Financial intermediary balance sheet management
Conventional discussions of balance sheet management by nonfinancial firms take the set of positive net present value (NPV) projects as given, which in turn determines the size of the firm’s assets. The focus is on the composition of equity and debt in funding such assets. In contrast, the balance sheet management of financial intermediaries reveals that it is equity that behaves like the predetermined variable, and the asset size of the bank or financial intermediary is determined by the degree of leverage that is permitted by market conditions. The relative stickiness of equity reveals possible nonpecuniary benefits to bank owners so that they are reluctant to raise new equity, even during boom periods when raising equity is associated with less stigma and, hence, smaller discounts. We explore the empirical evidence for both market-based financial intermediaries such as the Wall Street investment banks, as well as the commercial bank subsidiaries of the large U.S. bank holding companies. We further explore the aggregate consequences of such behavior by the banking sector for the propagation of the financial cycle and securitization.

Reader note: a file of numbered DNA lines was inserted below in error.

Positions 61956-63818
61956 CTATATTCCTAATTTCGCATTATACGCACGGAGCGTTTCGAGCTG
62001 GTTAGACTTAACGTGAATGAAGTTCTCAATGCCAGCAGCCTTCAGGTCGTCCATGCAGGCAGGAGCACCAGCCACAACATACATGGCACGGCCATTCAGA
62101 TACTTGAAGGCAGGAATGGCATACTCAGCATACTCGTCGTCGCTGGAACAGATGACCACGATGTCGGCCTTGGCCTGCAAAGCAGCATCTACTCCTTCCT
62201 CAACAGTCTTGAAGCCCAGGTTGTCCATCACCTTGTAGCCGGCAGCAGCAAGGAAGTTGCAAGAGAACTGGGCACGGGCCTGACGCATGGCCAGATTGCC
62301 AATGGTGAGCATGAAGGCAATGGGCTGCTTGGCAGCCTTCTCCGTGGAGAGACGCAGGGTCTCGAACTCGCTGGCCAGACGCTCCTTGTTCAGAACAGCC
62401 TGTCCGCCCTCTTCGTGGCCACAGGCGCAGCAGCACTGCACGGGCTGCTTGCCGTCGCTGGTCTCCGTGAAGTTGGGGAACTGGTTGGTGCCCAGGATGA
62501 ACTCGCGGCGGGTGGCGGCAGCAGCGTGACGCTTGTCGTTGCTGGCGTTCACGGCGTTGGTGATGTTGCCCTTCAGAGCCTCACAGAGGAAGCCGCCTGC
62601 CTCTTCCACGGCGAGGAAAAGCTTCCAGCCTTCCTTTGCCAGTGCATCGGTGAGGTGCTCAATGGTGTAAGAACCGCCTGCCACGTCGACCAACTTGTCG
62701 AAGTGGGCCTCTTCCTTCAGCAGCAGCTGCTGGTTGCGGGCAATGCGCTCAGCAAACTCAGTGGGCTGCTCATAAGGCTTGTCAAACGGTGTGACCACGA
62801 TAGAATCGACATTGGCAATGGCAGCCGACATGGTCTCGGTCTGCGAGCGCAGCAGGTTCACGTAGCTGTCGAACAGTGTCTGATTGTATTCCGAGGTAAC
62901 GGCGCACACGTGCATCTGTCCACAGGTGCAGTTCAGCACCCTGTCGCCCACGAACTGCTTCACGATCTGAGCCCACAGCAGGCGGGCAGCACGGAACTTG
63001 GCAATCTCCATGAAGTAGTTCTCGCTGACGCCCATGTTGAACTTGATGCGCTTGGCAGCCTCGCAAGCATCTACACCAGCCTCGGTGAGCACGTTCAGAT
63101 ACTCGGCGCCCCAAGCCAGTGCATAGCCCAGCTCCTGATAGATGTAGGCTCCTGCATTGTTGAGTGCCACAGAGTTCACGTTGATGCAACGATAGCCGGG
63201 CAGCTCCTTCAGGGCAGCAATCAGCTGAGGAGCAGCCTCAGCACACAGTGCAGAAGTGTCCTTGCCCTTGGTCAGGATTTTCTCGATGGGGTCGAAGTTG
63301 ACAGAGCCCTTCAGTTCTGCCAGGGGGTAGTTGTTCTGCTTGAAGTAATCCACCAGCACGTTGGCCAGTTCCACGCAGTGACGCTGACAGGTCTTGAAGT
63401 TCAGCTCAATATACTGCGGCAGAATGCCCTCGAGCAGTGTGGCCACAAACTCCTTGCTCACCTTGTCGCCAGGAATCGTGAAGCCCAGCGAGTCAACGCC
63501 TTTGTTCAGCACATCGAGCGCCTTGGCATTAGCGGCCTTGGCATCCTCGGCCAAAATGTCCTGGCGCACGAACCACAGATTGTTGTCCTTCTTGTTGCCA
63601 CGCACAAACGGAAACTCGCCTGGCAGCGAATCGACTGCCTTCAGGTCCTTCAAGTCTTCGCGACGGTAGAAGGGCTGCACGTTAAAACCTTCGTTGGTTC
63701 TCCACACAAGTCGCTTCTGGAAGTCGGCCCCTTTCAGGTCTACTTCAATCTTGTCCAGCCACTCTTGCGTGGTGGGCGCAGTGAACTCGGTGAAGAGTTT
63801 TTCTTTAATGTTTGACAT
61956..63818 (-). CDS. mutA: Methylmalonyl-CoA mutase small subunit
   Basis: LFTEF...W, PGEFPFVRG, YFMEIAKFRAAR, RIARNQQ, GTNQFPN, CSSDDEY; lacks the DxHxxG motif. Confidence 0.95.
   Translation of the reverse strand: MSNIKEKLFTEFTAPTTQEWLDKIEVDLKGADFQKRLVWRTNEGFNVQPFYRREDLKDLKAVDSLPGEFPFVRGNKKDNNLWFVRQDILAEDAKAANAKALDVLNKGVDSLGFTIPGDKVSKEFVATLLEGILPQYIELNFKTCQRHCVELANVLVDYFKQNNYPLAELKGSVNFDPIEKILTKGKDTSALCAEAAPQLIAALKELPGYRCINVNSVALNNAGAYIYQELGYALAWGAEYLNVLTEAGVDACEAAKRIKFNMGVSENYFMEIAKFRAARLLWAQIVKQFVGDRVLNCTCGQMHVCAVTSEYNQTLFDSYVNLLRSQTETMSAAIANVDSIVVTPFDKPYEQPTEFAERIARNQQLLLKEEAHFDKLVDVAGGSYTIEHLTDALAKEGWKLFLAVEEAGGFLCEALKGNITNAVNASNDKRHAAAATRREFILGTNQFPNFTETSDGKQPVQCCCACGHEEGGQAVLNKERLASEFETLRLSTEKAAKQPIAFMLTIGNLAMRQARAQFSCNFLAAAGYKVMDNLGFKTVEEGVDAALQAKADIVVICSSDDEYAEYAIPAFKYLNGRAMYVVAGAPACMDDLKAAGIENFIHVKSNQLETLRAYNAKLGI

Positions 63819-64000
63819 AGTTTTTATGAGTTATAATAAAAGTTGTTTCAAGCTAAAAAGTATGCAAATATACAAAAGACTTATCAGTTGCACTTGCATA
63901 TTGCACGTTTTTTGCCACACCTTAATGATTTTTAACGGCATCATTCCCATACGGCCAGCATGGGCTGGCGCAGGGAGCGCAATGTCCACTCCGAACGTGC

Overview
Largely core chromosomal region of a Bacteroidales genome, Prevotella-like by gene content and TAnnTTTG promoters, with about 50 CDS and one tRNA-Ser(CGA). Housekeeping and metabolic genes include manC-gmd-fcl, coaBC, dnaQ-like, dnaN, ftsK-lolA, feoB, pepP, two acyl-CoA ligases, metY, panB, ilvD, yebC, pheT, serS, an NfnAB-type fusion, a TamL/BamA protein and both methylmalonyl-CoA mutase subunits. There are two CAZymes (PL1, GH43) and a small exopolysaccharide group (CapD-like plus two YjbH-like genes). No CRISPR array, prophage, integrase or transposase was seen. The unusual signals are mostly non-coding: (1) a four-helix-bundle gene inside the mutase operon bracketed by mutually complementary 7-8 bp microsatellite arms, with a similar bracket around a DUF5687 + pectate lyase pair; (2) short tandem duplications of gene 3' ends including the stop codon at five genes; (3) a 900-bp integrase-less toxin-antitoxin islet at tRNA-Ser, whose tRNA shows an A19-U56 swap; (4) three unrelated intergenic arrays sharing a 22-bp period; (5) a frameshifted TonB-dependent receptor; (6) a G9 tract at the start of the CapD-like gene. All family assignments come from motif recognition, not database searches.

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References listed on IDEAS
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- Viral V. Acharya & S. Viswanathan, 2011.
"Leverage, Moral Hazard, and Liquidity,"
Journal of Finance,
American Finance Association, vol. 66(1), pages 99-138, 02.
- Viral V. Acharya & S. Viswanathan, 2010. "Leverage, Moral Hazard and Liquidity," NBER Working Papers 15837, National Bureau of Economic Research, Inc.
- John Geanakoplos, 2010. "Solving the present crisis and managing the leverage cycle," Economic Policy Review, Federal Reserve Bank of New York, issue Aug, pages 101-131.
- John Geanakoplos, 2010. "Solving the Present Crisis and Managing the Leverage Cycle," Cowles Foundation Discussion Papers 1751, Cowles Foundation for Research in Economics, Yale University. Full references (including those not matched with items on IDEAS)